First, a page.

I would like to remind all the candidates that this is the week of Dr. King's 79th birthday. Distorted application or misappropriation of his legacy for self serving political purposes by any candidate besmirches this legacy. Less there be some question about the roles of Martin Luther King and President Lyndon Johnson, let me "make it plain": the passage of the 1964 Civil Rights Act was not principally because of President Lyndon B. Johnson. It was because of Martin Luther King, Jr. LBJ was only responding to what Martin often said, quoting Victor Hugo in Les Miserables, that "There is one thing stronger than all the armies in the world and that is an idea whose time has come." The passage of the 1964 Civil Rights Act was "an idea whose time had come"; a direct result of those hundreds of thousands of people marching in the streets across our country under Dr. King's leadership and not because "it. took a president to get it done."
Often during municipal, state or federal political campaigns, various parties seek to appropriate one or more excerpts from Martin's speeches or writings in support of their immediate political objective. This is understandable. Dr. King left such an extraordinary imprint upon our nation's DNA. Without proposing or recommending any choice between Senators Clinton or Obama and the other remaining candidates for the Democratic Party's nomination, one would have to be brain dead or suffer from amnesia not to see the haunting parallel between Senator Obama's candidacy and the legacy of Martin Luther King, Jr. On April 3, 1968, at the Mason Temple in Memphis, TN, in support of the sanitation workers' strike against the city of Memphis, in his last public speech and the day before his death, Dr. King told those assembled on that historic occasion: "I've been to the mountaintop... And I've looked over. And I've seen the Promised Land. I may not get there with you. But I want you to know tonight, that we, as a people, will get to the Promised Land."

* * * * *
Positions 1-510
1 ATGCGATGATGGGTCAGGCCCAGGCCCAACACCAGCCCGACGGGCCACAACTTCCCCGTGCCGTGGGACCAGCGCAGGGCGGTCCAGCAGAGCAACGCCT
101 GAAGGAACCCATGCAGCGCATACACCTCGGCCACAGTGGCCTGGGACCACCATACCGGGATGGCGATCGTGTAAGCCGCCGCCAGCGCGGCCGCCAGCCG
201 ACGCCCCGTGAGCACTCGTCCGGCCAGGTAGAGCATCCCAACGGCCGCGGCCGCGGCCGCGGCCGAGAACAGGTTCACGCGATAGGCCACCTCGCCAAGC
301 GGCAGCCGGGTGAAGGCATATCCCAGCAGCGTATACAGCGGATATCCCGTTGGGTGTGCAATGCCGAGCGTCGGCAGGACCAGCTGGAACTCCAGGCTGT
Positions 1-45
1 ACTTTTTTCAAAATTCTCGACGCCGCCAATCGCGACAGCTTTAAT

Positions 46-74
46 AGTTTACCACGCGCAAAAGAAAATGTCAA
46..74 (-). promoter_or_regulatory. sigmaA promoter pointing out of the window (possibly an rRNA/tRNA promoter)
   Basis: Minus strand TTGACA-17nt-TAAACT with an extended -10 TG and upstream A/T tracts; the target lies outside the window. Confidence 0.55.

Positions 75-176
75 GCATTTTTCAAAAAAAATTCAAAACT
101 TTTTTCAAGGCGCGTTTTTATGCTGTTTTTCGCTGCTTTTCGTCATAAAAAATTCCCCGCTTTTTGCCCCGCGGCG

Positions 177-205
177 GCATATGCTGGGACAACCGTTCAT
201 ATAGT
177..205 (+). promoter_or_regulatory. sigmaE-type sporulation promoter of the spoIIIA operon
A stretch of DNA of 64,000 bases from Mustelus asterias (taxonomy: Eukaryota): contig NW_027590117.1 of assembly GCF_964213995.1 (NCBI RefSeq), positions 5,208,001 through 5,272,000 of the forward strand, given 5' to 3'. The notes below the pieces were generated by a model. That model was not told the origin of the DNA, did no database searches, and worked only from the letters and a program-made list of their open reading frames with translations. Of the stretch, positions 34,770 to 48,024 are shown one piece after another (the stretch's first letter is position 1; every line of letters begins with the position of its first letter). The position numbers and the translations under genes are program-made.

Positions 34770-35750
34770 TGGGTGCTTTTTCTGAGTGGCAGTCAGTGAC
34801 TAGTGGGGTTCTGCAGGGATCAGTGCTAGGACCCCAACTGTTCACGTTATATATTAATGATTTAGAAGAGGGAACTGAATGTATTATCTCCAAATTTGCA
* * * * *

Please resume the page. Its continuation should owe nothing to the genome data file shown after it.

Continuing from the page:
The candidacy of Senator Barack Obama may just be part of the Promised Land that Martin believed we as a people would get to, even though he prophetically said he may not there with us. The possible election of Senator Obama in 2008 as President of the United States may very well be more powerful than the march of mighty armies -- an idea for which the time has come.